After closing argument, the court stated: “I just don't think it rises to the level of political speech. I think it was unreasonable, and she was given the opportunity to relax and she just didn't—couldn't do it.” Id. at 50. The court found her guilty of Counts II and III, and sentenced her to 365 days for Count II, resisting law enforcement as a class A misdemeanor, and 180 days for Count III, disorderly conduct as a class B misdemeanor, all suspended except for time served.
 The issue is whether the evidence is sufficient to sustain Jordan's convictions. When reviewing the sufficiency of the evidence to support a conviction, we must consider only the probative evidence and reasonable inferences supporting the verdict. Drane v. State, 867 N.E.2d 144, 146 (Ind.2007). We do not assess witness credibility or reweigh the evidence. Id. We consider conflicting evidence most favorably to the trial court's ruling. Id. We affirm the conviction unless “no reasonable fact-finder could find the elements of the crime proven beyond a reasonable doubt.” Id. (quoting Jenkins v. State, 726 N.E.2d 268, 270 (Ind.2000)). It is not necessary that the evidence overcome every reasonable hypothesis of innocence. Id. at 147. The evidence is sufficient if an inference may reasonably be drawn from it to support the verdict. Id.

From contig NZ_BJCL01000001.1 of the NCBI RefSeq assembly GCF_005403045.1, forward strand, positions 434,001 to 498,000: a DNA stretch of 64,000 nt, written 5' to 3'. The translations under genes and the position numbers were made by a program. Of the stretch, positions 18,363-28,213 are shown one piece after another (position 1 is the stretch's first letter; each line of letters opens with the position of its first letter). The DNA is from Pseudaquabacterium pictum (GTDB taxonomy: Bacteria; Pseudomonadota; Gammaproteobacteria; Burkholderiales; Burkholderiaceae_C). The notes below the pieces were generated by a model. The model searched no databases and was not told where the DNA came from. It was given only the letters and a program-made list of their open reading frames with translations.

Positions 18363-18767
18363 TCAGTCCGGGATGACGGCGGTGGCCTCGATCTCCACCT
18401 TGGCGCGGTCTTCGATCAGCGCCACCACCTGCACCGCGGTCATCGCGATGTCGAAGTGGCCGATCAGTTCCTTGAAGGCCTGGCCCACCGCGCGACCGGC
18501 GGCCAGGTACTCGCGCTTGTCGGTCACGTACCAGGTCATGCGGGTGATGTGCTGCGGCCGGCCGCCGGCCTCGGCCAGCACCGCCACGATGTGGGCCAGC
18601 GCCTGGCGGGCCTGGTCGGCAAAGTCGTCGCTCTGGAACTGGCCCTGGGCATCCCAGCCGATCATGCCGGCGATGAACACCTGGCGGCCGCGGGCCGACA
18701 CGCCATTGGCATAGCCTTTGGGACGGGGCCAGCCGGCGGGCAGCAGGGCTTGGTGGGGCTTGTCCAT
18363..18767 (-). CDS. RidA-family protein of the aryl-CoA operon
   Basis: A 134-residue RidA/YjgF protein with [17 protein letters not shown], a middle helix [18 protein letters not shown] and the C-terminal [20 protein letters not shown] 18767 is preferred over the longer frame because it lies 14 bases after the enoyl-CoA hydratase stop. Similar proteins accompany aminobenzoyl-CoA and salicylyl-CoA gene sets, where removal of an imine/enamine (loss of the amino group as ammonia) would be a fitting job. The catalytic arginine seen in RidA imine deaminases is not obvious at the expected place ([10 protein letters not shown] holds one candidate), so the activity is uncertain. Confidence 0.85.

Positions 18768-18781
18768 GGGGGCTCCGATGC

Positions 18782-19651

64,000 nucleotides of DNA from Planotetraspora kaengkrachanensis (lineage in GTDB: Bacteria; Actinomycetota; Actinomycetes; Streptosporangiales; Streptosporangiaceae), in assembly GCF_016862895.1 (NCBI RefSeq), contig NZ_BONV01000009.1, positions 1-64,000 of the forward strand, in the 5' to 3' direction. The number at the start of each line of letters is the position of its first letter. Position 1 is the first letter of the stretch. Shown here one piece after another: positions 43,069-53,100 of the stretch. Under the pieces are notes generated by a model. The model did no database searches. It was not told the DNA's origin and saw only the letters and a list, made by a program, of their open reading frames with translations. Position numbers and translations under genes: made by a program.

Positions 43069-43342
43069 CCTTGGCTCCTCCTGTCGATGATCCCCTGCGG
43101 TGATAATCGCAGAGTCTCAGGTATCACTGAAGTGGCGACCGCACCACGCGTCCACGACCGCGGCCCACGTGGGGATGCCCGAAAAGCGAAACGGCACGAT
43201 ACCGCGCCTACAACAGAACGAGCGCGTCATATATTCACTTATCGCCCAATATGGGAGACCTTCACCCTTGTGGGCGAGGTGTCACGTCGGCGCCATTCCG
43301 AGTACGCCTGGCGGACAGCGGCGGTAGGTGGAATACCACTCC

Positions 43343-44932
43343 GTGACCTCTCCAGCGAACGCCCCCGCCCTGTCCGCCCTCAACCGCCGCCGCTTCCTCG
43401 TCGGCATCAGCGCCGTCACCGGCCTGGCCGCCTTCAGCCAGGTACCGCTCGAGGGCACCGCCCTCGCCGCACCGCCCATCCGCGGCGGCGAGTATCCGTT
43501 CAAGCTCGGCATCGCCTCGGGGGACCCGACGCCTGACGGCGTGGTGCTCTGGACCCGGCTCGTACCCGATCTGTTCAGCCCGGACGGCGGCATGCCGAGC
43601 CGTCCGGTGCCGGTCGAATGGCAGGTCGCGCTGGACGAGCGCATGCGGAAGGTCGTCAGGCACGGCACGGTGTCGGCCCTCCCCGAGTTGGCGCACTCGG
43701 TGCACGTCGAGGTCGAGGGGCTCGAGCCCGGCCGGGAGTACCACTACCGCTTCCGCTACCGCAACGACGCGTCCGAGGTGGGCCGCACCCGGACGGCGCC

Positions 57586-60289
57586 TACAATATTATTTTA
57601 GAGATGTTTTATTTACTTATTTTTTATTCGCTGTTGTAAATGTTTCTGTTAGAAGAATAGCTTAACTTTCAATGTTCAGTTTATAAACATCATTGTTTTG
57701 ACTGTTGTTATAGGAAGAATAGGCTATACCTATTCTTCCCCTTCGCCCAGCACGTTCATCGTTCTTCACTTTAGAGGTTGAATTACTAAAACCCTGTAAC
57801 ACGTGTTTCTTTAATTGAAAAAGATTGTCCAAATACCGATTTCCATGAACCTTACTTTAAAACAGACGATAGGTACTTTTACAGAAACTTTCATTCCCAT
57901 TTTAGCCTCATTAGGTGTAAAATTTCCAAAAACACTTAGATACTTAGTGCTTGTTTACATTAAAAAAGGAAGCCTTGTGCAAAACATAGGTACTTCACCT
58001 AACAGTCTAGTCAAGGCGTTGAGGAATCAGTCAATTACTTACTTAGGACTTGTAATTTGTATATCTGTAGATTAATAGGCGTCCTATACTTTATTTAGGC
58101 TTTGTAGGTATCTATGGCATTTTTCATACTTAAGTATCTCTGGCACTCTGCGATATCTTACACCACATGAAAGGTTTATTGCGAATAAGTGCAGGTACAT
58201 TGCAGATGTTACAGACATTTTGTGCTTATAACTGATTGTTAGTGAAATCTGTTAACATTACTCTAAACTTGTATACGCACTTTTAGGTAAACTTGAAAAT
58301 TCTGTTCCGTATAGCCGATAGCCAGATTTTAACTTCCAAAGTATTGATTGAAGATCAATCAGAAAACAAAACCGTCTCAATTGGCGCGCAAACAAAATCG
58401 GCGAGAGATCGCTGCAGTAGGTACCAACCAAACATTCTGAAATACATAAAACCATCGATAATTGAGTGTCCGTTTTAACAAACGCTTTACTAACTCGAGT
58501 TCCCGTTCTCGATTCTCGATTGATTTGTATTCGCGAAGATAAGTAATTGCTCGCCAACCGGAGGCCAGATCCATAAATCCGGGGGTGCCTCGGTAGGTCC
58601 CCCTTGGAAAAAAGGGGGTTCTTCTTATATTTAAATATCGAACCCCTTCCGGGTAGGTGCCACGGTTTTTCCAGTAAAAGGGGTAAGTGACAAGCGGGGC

A. Disorderly Conduct
 Jordan challenges whether the evidence is sufficient to sustain her conviction for disorderly conduct, with particular emphasis on whether her speech constituted free speech under the Indiana Constitution. The offense of disorderly conduct as a class B misdemeanor is governed by Ind.Code § 35–45–1–3, which provides that “[a] person who recklessly, knowingly, or intentionally ․ makes unreasonable noise and continues to do so after being asked to stop ․ commits disorderly conduct, a Class B misdemeanor.”